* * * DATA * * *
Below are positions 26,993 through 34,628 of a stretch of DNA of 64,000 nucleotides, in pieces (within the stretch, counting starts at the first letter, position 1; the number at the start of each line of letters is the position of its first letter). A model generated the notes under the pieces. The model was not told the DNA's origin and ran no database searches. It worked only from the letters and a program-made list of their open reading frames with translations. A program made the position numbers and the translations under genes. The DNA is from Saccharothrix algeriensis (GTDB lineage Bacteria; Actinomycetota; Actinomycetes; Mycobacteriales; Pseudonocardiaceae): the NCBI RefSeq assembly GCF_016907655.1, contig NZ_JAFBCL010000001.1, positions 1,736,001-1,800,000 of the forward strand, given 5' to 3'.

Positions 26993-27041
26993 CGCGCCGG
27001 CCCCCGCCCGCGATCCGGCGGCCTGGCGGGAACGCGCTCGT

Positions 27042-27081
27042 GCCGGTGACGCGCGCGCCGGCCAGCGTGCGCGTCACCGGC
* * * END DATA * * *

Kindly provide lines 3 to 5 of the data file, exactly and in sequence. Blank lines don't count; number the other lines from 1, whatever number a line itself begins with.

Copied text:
26993 CGCGCCGG
27001 CCCCCGCCCGCGATCCGGCGGCCTGGCGGGAACGCGCTCGT

Positions 27042-27081